Lancaster University

Lancaster-Case-StudySolardome® glasshouses aid important environmental research.

For over a quarter of a century, the Air Pollution and Climate Change Unit (APCCU) at Lancaster University has been one of Europe’s leading centres of research on the effects of air pollutants, UV-B radiation and CO² concentrations on plants.

Pivotal to the success and validity of their environmental research has been a suite of 20 Solardome® glasshouses. These 4.5m/15ft diameter domes have been particularly important in enabling large-scale experiments to be carried out on trees and other perennial species which are grown under natural light and ambient temperatures and can be exposed to closely controlled pollution regimes for several consecutive seasons.

Dr James Heath, Research Associate from Lancaster University, explained:

“The Solardome® glasshouses enable us to grow plants in long-term, large-scale experiments under natural light and daily or seasonal patterns. At the same time, we are able to control the composition of the atmosphere inside the domes. This makes them a much more realistic alternative to highly controlled, small scale laboratory experiments. They have been used to investigate the effects of various air pollutants on plant health, and more recently the effects of rising atmospheric CO² concentrations on plant growth and soil carbon storage.”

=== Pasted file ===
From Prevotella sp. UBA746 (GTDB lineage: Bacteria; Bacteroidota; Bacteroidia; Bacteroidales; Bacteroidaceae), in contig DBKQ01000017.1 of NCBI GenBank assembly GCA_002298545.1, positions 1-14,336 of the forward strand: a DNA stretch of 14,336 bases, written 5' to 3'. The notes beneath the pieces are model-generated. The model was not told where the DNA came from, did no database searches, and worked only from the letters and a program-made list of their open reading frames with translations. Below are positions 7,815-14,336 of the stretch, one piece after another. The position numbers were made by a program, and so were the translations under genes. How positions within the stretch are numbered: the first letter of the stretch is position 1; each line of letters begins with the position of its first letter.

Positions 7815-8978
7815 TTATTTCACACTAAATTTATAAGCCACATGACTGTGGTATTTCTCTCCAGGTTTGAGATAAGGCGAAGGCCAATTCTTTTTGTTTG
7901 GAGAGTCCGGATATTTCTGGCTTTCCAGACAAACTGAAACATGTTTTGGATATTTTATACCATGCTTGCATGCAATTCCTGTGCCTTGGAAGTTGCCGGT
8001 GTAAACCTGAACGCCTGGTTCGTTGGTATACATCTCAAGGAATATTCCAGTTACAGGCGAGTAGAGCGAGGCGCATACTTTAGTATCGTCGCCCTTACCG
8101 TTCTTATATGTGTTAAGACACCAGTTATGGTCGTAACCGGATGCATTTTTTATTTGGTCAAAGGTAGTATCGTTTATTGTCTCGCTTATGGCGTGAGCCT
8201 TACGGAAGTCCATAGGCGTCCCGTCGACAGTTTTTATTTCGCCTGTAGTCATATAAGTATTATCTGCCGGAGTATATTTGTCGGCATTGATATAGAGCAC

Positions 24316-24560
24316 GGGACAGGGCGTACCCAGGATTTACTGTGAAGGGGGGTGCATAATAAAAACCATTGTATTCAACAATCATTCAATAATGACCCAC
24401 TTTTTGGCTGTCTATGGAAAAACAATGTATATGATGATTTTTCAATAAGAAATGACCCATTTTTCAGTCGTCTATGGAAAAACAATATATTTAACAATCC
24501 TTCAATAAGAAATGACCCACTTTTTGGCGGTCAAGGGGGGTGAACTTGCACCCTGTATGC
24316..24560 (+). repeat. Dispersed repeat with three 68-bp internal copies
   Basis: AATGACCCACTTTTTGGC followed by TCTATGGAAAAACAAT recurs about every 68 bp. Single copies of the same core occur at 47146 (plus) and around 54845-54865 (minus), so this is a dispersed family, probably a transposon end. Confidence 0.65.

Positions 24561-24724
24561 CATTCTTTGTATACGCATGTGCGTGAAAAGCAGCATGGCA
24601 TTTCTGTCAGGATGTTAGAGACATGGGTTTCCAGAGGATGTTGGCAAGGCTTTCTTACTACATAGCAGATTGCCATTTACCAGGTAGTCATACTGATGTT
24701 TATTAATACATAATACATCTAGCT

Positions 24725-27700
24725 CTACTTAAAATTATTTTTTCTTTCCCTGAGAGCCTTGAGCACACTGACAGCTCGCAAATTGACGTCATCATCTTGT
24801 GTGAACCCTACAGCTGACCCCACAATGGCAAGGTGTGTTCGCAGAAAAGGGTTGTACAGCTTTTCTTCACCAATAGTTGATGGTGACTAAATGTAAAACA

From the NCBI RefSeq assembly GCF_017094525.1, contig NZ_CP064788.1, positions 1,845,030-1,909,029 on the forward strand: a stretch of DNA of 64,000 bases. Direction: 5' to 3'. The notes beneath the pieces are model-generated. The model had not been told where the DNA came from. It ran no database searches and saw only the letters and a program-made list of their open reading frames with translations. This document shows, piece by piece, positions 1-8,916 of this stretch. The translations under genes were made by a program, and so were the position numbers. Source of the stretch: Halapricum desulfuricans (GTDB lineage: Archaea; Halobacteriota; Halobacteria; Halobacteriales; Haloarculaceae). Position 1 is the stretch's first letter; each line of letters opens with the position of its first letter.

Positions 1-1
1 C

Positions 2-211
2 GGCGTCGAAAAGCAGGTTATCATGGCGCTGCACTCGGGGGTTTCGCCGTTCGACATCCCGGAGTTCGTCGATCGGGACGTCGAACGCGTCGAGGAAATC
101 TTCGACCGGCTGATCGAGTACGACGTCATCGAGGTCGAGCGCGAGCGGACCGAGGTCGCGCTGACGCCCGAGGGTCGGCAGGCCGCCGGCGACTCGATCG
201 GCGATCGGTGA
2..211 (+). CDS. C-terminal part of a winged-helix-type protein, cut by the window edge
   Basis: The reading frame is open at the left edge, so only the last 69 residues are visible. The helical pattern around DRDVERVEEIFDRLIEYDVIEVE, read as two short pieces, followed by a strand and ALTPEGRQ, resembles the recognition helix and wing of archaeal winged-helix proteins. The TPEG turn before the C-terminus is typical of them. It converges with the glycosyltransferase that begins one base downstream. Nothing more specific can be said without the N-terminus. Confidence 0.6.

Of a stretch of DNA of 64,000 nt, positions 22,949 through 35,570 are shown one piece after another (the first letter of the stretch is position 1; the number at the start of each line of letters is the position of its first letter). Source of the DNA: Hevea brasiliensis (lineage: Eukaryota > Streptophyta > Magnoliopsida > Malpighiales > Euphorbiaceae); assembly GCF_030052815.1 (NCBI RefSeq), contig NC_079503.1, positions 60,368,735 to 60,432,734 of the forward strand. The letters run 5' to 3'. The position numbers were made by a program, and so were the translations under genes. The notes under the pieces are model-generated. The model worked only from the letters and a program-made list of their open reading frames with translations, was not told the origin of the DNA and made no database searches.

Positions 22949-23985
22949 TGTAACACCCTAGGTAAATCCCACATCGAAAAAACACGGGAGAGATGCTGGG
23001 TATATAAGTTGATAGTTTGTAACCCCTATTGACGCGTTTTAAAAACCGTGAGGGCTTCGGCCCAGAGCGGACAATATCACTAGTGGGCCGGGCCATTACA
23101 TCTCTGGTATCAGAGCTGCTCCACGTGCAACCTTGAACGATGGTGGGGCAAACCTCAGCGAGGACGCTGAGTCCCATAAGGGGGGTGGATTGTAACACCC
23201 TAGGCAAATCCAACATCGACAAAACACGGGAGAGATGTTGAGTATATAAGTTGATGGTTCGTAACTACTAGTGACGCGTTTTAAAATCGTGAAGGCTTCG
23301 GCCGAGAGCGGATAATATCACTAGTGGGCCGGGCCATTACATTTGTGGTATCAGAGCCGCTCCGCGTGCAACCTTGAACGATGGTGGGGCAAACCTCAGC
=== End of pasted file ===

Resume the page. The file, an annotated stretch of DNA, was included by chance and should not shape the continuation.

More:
Describing the suitability of the glasshouses for this kind of research, he continued:

“The main reason the domes are so suitable for this is their shape. By having one fan drive air through inlets around the base, and a central extractor fan at the top, we can get a good mixing of air throughout the whole dome which means that, for example, atmospheric CO² concentrations can be accurately controlled simply by introducing small quantities of CO² into the inlet air flow. There is no need for complex feedback controls. The constant airflow also keeps air temperatures and humidity levels close to those outside.  Another advantage is that wherever the sun is in the sky, it shines straight through the glass rather than hitting it at an angle and being reflected off, thereby creating an authentic atmosphere.”

Due to the success of the existing suite of Solardome® glasshouses, Lancaster University is now applying to fund another set of domes for ongoing research. The existing Solardome® glasshouses will continue to function with very little maintenance, meaning that the University can concentrate on its research with no worry that the facility will fail.

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